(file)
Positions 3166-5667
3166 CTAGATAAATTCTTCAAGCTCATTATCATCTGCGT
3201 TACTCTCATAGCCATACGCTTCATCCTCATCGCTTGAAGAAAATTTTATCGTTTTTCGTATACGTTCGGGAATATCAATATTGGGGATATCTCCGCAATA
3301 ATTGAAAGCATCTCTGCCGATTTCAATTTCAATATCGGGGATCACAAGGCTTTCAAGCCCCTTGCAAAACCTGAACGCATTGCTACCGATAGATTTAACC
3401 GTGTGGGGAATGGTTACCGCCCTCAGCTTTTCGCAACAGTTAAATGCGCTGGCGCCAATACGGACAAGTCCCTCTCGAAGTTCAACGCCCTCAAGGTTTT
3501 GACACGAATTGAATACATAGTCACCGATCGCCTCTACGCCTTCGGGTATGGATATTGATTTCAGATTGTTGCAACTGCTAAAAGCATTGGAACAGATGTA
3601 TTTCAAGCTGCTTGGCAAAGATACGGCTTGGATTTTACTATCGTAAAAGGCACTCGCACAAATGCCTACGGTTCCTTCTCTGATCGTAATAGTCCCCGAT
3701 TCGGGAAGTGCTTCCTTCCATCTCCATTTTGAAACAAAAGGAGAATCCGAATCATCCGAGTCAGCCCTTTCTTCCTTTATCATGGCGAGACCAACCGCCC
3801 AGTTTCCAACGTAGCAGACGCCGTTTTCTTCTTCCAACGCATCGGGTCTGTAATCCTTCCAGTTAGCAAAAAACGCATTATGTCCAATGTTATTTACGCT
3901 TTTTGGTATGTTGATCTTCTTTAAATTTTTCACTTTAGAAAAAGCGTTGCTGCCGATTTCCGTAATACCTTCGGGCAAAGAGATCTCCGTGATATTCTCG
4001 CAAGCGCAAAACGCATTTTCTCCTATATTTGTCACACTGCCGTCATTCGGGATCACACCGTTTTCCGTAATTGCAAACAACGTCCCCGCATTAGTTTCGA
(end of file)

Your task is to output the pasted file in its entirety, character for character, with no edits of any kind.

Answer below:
Positions 3166-5667
3166 CTAGATAAATTCTTCAAGCTCATTATCATCTGCGT
3201 TACTCTCATAGCCATACGCTTCATCCTCATCGCTTGAAGAAAATTTTATCGTTTTTCGTATACGTTCGGGAATATCAATATTGGGGATATCTCCGCAATA
3301 ATTGAAAGCATCTCTGCCGATTTCAATTTCAATATCGGGGATCACAAGGCTTTCAAGCCCCTTGCAAAACCTGAACGCATTGCTACCGATAGATTTAACC
3401 GTGTGGGGAATGGTTACCGCCCTCAGCTTTTCGCAACAGTTAAATGCGCTGGCGCCAATACGGACAAGTCCCTCTCGAAGTTCAACGCCCTCAAGGTTTT
3501 GACACGAATTGAATACATAGTCACCGATCGCCTCTACGCCTTCGGGTATGGATATTGATTTCAGATTGTTGCAACTGCTAAAAGCATTGGAACAGATGTA
3601 TTTCAAGCTGCTTGGCAAAGATACGGCTTGGATTTTACTATCGTAAAAGGCACTCGCACAAATGCCTACGGTTCCTTCTCTGATCGTAATAGTCCCCGAT
3701 TCGGGAAGTGCTTCCTTCCATCTCCATTTTGAAACAAAAGGAGAATCCGAATCATCCGAGTCAGCCCTTTCTTCCTTTATCATGGCGAGACCAACCGCCC
3801 AGTTTCCAACGTAGCAGACGCCGTTTTCTTCTTCCAACGCATCGGGTCTGTAATCCTTCCAGTTAGCAAAAAACGCATTATGTCCAATGTTATTTACGCT
3901 TTTTGGTATGTTGATCTTCTTTAAATTTTTCACTTTAGAAAAAGCGTTGCTGCCGATTTCCGTAATACCTTCGGGCAAAGAGATCTCCGTGATATTCTCG
4001 CAAGCGCAAAACGCATTTTCTCCTATATTTGTCACACTGCCGTCATTCGGGATCACACCGTTTTCCGTAATTGCAAACAACGTCCCCGCATTAGTTTCGA